If you’re looking to create and grow a sustainable business that runs efficiently and is set up to scale, then creating systems and processes isn’t optional. It’s a must.
How to document systems & processes
We’ve walked through how to actually create systems and processes in your business already, but what about the documentation process?
A couple of months ago I was reviewing my inventory list; as we continue to grow our team, the types and the number of tasks I’m able to delegate continues to grow.
One task that I know is incredibly important and valuable to our community, Podcasters’ Paradise, is the weekly Paradise Digest we send out.
The Paradise Digest includes 3 main sections:
Resources for Paradisers
In short, it’s a roundup of the best and most recent podcasting tips, tool, tactics and news. Here’s a quick look at part of a recent one we sent out:
Deciding to delegate
While this is an important and valuable task, I didn’t feel I was the one who should be doing it anymore, and I realized this through weighing the amount of time it takes to create it versus what my time is worth. It just didn’t add up.
The Digest is also a highly repetitive task: you gather up relevant and helpful resources, then takes screen shots, include URL’s, and format it in a single email that goes out every Friday morning.
So I was getting ready to delegate this task to one of our team members, Lisa, who joined the EOFire team earlier in 2015. I knew she was the right team member to take this on.
The following Monday when Lisa and I got online together – via Skype – for our weekly checkin, I started describing the task to her. I also recording a short video clip of me actually going into Infusionsoft, finding the email list, going to the broadcast editor, and replacing the previous week’s content with the new stuff.
Lisa caught on quite quickly, as I knew she would, and that next week Lisa took over the task.
Taking the easy way out
Fast-forward 4 weeks, just about when I fully and completely taken the Paradise Digest off my task list, Lisa gave notice that she would be leaving the EOFire team.
As I was reviewing the tasks Lisa was handling, I realized that of the 4 tasks she was handling on an ongoing basis, only 3 of them had processes that were actually documented. The 4th – the Paradise Digest – was not.
I took the easy way out.
I identified a task to delegate, I took advantage of having a weekly check-in call in order to train Lisa on the task, and then I moved on.
Seemed like a good idea at the time.
But now, Lisa isn’t a part of the team anymore, and here I am, back at square one – not only handling the Paradise Digest on my own, but also starting from scratch in terms of delegating it to someone else on our team.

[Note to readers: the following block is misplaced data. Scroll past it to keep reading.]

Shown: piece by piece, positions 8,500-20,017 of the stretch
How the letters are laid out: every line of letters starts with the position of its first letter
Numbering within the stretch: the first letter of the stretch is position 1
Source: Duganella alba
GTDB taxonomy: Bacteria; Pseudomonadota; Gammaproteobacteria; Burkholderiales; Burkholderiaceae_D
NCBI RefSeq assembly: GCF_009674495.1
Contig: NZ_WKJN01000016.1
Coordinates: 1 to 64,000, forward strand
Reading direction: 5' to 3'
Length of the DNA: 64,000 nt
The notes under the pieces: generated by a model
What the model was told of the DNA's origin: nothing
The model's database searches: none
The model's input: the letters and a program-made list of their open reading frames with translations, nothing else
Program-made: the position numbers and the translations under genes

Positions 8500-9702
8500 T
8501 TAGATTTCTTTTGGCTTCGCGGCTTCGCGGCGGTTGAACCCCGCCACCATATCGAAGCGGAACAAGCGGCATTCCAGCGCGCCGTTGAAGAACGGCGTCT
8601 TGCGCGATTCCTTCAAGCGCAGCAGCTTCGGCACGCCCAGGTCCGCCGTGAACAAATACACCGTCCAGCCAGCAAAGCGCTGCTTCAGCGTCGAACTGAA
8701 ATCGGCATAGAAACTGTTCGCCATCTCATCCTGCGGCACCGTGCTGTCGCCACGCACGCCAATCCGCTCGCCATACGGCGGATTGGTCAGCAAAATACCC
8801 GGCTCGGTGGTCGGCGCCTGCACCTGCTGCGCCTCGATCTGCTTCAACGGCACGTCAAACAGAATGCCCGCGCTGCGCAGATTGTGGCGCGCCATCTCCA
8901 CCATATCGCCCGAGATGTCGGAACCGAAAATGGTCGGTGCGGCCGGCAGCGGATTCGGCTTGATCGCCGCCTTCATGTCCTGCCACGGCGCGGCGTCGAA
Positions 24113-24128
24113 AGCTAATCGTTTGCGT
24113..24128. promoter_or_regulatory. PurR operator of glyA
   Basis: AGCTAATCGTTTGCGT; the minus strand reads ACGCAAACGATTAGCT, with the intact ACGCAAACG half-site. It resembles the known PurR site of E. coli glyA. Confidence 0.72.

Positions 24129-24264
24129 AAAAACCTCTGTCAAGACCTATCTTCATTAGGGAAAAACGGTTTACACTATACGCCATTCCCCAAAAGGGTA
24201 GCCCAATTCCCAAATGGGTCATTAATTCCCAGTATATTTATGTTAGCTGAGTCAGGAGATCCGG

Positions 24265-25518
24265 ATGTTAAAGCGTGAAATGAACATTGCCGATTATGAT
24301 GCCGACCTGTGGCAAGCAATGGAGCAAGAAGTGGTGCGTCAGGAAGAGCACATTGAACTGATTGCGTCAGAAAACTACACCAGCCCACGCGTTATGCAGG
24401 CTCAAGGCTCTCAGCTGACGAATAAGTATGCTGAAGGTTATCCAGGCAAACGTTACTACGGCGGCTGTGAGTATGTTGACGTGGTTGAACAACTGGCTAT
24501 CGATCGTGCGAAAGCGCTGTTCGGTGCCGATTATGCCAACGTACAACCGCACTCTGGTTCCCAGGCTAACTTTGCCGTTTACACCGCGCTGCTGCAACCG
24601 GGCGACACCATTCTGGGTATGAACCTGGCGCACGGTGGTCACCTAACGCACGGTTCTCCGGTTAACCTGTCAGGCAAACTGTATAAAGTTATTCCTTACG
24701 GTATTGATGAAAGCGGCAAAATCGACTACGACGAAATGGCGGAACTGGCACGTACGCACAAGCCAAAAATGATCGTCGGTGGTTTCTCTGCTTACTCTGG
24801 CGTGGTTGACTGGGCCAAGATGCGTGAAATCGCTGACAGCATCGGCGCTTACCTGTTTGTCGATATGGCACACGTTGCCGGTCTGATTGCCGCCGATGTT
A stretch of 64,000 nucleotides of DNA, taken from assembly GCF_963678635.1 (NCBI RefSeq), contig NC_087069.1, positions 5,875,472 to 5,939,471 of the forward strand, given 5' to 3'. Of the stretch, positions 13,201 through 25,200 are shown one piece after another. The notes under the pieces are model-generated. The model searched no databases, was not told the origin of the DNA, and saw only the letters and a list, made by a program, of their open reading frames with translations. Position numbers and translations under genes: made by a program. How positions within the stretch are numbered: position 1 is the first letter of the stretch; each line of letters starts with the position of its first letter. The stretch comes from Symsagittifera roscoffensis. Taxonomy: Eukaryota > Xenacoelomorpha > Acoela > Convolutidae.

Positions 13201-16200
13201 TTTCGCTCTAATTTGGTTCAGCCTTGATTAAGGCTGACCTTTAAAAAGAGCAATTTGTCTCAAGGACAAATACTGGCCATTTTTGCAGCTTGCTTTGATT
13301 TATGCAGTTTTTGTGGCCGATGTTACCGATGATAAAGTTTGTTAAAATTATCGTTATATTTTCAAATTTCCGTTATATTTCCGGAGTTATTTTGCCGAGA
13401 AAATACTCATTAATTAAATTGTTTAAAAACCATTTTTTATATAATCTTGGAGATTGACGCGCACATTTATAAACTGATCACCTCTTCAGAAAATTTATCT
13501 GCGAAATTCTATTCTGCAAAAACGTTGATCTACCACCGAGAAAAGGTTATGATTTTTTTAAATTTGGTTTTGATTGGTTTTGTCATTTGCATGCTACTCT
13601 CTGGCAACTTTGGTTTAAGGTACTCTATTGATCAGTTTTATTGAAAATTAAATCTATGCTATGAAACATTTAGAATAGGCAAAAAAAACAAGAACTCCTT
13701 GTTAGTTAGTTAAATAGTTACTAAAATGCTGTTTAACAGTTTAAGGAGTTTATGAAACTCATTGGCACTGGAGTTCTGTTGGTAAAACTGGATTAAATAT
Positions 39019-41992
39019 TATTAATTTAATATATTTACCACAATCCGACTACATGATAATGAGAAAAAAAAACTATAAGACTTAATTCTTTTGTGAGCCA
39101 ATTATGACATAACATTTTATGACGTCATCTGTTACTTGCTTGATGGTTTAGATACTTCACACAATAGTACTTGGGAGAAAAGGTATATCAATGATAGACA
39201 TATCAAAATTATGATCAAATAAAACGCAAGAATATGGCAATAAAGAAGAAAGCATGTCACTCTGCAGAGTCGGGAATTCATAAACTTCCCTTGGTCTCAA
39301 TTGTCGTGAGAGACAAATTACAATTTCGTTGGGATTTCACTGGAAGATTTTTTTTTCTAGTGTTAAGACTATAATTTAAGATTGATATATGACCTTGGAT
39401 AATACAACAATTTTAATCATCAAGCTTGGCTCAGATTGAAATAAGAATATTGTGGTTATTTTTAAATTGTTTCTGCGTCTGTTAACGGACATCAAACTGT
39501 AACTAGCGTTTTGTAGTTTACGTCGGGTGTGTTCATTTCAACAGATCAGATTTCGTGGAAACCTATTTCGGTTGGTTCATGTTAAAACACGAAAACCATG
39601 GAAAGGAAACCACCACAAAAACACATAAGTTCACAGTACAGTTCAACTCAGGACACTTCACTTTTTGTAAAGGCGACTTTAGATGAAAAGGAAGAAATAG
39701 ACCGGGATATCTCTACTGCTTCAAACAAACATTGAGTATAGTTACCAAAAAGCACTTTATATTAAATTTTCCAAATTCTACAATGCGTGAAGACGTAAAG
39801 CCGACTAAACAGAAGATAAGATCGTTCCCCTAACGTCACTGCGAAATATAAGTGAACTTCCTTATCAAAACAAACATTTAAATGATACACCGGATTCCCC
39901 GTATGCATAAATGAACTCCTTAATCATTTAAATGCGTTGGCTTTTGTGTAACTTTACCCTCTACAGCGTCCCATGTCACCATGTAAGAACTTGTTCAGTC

Work, time & effort – that’s worth it
Documenting your systems and processes – much like creating the system or process itself – might seem like a lot of work and time and effort.
That’s because it is. It does take work and time and effort to put systems and processes in place – and furthermore, to actually document them.
But what happens when one of your team members leaves?
What happens when it’s time to delegate a system or process that you’ve handled for so long that you didn’t ever feel the need to document it?
You’re going to end up starting over at square 1 again – the exact place you were at when you decided to create the system or process in the first place.
So no matter how convenient it seems at the time to “skip” the whole documentation process, I can assure you it’s going to be worth it in the long run.
Resources for documenting your systems and processes
I use Asana for all of my task management – whether it’s delegating something to someone else, or assigning myself a task (it’s a great reminder!) ;)
You can also leverage Asana to create actual systems and processes, with an outline format and an easy to use dashboard. Here’s a quick look at one process I started in Asana:
Asana is great for sharing tasks and assigning due dates!
I LOVE my Google Drive, and I use it often.
Every checklist, every email template, every video I’ve ever recorded for Jess: it all lives in a shared folder in my Google Drive.
It’s a great way to share documents, files and videos with team members with the peace of mind that no matter when you check in on it, it’ll be the most up to date info.
I’ve just started using SweetProcess, and I’m loving it.
It’s literally a platform that was created to help you document your processes. But it also takes it a step further: once you’ve created a process, you can assign it to a team member, create a PDF checklist out of it, or save it for future reference.